Microsoft's GDC Party Proves Sexism Is Alive And Well

Microsoft reportedly asked dancers to wear skimpy schoolgirl uniforms and dance on small podiums for a dance party at the 2016 Game Developers Conference (GDC).


Phil Spencer, Head of Xbox, has released a statement about the incident, saying that "it was wrong" and that they "will do better in the future."

Read the full statement below:

At Xbox-hosted events at GDC this past week, we represented Xbox and Microsoft in a way that was not consistent or aligned to our values. It was unequivocally wrong and will not be tolerated. I know we disappointed many people and I’m personally committed to holding ourselves to higher standards. We must ensure that diversity and inclusion are central to our everyday business and core values. We will do better in the future.


It might be hard to believe that they will "do better in the future" considering this is a problem that has perpetually continued, but it is nice to see them taking some sort of responsibility for their actions.

There have been some amazing strides in gender equality over the last few years, but Microsoft's 2016 Game Developers Conference (GDC) proves that it may actually be losing the battle among the gaming industry.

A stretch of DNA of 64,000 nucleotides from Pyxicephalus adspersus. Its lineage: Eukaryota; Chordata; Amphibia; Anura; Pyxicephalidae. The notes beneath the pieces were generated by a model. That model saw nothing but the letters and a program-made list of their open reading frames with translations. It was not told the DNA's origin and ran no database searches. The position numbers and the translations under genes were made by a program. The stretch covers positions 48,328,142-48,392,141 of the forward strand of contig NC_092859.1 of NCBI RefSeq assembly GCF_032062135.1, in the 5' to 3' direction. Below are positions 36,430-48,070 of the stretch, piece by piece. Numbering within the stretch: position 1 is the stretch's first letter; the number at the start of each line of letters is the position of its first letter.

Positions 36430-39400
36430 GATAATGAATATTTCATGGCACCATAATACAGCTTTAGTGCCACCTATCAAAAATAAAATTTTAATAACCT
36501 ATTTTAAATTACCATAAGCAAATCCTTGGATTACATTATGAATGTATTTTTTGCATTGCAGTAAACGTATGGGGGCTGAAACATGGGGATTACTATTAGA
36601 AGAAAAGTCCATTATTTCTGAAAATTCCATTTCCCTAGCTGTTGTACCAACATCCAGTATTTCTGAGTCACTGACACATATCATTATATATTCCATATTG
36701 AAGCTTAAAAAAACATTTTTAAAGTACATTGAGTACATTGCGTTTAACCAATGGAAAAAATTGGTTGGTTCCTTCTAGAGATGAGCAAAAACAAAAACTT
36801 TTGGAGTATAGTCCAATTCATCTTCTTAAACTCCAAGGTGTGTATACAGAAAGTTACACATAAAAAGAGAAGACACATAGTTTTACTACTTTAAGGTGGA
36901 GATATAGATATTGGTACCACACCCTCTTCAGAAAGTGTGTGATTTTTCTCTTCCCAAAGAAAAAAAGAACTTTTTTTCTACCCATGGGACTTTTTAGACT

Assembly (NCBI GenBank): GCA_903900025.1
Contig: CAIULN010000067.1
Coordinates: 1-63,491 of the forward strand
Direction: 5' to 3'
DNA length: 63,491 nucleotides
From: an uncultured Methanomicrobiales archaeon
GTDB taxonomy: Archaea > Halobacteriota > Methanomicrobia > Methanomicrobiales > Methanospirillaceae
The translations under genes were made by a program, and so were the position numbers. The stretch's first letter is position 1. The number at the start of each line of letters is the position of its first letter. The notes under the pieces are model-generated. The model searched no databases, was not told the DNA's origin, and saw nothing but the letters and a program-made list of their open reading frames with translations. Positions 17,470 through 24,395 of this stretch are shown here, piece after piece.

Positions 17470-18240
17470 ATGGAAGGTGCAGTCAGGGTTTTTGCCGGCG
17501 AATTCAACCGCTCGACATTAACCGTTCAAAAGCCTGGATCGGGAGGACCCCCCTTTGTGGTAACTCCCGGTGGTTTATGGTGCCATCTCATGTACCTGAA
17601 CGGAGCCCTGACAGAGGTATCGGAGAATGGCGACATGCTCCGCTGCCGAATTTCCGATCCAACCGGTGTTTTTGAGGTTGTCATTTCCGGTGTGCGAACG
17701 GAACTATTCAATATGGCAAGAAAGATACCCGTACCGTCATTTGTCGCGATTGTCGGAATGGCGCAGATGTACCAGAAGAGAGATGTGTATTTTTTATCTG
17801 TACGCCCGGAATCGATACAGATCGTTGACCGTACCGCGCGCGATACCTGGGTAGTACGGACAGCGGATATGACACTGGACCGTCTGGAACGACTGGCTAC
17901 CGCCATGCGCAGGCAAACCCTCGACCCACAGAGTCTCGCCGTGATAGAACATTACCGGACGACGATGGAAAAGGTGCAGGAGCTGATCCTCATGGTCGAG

Gaming companies have long been under scrutiny for their sexual objectification of women in games, but the party that took place at Ruby Sky in San Francisco might have been one of the worst cases of blatant sexual objectification to happen as of late: women dancing on small podiums in schoolgirl uniforms on a dance floor.

Surprisingly, the decision was allegedly made by Microsoft, not the venue.

This didn’t go unnoticed, either. Many people took to Twitter to call Microsoft out on their poor choice of entertainment.

One attendee said, “This is the first f*cking time I’ve felt this unwelcome at a games event. Thanks for pushing me out of this party, Microsoft.”

The head of Xbox Games Marketing Aaron Greenberg even voiced his disapproval, tweeting that he was “very disappointed to see this," adding that he will "follow up with them."



It’s no secret that the gaming industry uses the male gaze to their advantage, even going so far as to use “booth babes” to help sell their products. This unprofessional practice not only sends the wrong message to boys, but it alienates their female audience that genuinely may way to be a part of the culture, simply to be harassed and isolated due to these terrible “marketing” strategies.

Microsoft and other gaming companies need to change their tune quickly, or a large majority of their audience—in other words, their female audience—will end up feeling so alienated, they’ll lose interest in trying to navigate through the sexism of gaming.

Check out some of the images below:


#blizzard #gdc #party

A photo posted by Jin.K (@hyejinkang) on

Banner / Thumbnail : Reuters

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